omega_dark energy = 8 pi G x density / 3 H^2

    Due to the variation of the lambda equation, lambda C^2 = 8 pi G x vacuum density, the equation for omega_dark energy can be re-written as-

    omega_dark energy = lambda C^2 / 3 H^2

    It just seemed strange to combine units from an equation that expresses its answer in geometric units and an equation that expresses its answer in no units.

    Last edited: Nov 24, 2007
  10. Nov 25, 2007 #9
    Hi Steve,

    I don't think I can answer your question. However, I typically see Lambda expressed as 10^-35-s^2; or 6.7E-26 kg/m^3. But I don't recall seeing it expressed in the form you gave using units of m^-2.

  11. Nov 26, 2007 #10
    Thanks for your reply, Jon.

    I've seen a couple of examples where Lambda has been expressed in m^-2 (or km^-2), one being on wikipedia under 'cosmological constant' as shown below-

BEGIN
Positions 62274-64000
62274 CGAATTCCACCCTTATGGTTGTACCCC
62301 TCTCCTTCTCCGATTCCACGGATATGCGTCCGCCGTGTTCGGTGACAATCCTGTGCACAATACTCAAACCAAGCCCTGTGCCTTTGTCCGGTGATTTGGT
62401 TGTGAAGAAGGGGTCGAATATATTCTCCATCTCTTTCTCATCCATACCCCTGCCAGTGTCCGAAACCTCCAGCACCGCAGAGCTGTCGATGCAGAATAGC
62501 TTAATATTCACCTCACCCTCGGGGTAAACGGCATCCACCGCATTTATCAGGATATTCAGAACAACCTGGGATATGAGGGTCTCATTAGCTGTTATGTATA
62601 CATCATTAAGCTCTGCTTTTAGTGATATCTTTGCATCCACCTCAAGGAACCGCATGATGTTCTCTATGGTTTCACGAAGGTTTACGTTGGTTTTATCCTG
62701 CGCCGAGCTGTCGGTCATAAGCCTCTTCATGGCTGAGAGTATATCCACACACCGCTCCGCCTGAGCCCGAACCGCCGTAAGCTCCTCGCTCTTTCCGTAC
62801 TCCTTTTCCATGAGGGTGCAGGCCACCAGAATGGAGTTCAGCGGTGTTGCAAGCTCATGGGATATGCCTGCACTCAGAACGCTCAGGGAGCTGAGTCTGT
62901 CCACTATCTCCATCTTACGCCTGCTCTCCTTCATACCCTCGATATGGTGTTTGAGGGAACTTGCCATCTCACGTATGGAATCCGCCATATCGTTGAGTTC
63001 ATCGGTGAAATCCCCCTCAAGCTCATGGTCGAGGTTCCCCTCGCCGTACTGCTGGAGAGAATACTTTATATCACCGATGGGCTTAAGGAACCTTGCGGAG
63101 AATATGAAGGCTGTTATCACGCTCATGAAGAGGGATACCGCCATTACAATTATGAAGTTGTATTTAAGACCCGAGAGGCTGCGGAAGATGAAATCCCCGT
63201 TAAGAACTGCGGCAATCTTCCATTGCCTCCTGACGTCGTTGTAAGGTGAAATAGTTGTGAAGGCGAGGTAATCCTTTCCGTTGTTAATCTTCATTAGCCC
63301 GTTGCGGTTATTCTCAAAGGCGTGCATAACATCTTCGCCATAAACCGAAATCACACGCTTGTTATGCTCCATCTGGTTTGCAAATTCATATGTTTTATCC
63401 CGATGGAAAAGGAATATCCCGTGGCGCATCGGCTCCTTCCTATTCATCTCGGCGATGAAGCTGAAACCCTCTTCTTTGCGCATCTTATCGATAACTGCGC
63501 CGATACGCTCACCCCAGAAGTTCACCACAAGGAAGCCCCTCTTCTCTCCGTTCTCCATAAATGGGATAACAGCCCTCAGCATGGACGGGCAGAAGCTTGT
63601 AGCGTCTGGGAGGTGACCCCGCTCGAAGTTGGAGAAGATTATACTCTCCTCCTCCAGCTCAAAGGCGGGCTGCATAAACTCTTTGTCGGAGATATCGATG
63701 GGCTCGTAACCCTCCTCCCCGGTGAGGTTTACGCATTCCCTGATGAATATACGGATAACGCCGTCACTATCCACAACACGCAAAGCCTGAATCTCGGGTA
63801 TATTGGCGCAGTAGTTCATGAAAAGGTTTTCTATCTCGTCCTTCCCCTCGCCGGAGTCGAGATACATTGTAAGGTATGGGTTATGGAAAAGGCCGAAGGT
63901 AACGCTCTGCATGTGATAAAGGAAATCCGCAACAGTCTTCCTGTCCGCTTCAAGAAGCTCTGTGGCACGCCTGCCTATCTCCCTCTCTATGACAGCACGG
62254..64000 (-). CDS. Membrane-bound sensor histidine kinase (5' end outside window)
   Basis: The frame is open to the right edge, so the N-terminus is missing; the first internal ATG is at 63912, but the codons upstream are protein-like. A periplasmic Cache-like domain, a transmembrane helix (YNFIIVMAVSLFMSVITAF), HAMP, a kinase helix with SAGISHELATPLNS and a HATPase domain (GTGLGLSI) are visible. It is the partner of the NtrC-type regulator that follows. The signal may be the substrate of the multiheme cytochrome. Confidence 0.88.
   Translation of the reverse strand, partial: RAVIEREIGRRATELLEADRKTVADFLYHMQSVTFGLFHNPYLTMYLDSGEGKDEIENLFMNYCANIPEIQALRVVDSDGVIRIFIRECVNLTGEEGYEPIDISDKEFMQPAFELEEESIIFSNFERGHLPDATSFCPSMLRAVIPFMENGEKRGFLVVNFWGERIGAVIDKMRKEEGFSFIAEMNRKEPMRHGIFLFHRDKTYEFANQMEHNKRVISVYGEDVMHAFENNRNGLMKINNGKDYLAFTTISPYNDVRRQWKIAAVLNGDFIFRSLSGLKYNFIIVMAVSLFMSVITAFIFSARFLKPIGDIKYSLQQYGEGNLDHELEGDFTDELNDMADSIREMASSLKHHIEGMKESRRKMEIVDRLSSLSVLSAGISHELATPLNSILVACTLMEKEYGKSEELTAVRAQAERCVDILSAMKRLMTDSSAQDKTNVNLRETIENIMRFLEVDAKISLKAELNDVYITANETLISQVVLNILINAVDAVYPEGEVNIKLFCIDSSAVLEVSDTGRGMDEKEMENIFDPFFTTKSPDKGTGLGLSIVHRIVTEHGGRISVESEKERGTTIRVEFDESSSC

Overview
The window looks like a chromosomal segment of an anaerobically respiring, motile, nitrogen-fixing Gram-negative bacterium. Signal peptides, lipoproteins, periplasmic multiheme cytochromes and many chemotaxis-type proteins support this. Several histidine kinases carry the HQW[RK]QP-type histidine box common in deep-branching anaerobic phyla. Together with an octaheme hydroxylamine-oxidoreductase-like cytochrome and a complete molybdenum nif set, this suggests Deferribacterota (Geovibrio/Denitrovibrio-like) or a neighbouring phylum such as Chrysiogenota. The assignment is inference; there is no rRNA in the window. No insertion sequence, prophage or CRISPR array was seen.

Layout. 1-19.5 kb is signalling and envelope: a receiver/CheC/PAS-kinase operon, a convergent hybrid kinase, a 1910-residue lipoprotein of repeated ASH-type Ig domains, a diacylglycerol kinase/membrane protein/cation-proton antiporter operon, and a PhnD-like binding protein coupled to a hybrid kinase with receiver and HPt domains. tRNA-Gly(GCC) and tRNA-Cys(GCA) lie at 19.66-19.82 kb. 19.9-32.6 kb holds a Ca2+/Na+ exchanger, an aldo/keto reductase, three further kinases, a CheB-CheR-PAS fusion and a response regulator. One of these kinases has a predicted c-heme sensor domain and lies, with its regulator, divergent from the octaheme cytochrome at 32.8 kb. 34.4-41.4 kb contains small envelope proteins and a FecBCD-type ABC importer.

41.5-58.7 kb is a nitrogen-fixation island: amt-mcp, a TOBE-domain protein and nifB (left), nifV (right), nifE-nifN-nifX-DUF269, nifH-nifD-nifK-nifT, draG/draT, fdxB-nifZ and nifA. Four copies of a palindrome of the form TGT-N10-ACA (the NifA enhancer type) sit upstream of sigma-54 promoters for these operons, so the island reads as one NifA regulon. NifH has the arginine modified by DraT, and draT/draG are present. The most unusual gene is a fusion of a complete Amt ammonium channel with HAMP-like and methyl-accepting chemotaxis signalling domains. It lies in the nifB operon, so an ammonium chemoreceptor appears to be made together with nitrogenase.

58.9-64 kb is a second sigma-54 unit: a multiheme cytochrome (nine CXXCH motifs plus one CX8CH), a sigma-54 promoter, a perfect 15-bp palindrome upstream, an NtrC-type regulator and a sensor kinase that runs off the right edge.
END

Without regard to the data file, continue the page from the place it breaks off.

The cosmological constant Λ appears in Einstein's modified field equation in the form-

    R - [tex]\frac{1}{2}[/tex]Rg + [tex]\Lambda[/tex]g = [tex]\frac{8 \pi G}{C^4}[/tex] T

    where R and g pertain to the structure of spacetime, T pertains to matter (thought of as affecting that structure), and G and c are conversion factors which arise from using traditional units of measurement. When Λ is zero, this reduces to the original field equation of general relativity. When T is zero, the field equation describes empty space (the vacuum). Astronomical observations imply that the constant cannot exceed 10^-46 km-2.


    I've also seen a couple of examples where the equation for lambda is expressed with C^2

    [tex]\Lambda[/tex] = [tex]\frac{8 \pi G}{C^2}[/tex] x vacuum density


    The notion that the cosmological constant is nonzero is based on the idea that the vacuum can contain energy. In the vacuum, for example, we know that quantum fluctuations lead to the appearance and disappearance of virtual pairs of particles which continuously pop into and then go out of existence. These cannot be measured directly, but they affect the curvature of space. These sum effect of the fluctuations could be positive, negative, or zero depending upon the details of our current theories. They are a major contribution to the background energy of the Universe. We parametrize their strength as: